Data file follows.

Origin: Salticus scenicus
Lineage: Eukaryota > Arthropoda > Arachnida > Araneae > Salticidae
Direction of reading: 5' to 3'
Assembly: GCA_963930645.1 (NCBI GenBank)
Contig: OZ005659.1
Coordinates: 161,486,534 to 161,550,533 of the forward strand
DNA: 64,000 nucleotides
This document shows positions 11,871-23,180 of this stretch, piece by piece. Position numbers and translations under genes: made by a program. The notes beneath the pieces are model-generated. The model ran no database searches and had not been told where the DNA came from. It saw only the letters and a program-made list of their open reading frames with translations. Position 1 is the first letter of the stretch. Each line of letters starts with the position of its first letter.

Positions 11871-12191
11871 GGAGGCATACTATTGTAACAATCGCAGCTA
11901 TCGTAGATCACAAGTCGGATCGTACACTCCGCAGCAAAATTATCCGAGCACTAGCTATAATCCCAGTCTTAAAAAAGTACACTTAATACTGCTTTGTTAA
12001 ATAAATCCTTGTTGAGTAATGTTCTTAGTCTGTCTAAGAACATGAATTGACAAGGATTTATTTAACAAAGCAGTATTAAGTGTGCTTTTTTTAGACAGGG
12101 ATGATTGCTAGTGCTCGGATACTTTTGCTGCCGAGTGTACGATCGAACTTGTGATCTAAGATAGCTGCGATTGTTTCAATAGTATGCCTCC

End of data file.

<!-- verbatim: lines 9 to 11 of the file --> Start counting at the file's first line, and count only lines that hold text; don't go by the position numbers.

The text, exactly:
Positions 11871-12191
11871 GGAGGCATACTATTGTAACAATCGCAGCTA
11901 TCGTAGATCACAAGTCGGATCGTACACTCCGCAGCAAAATTATCCGAGCACTAGCTATAATCCCAGTCTTAAAAAAGTACACTTAATACTGCTTTGTTAA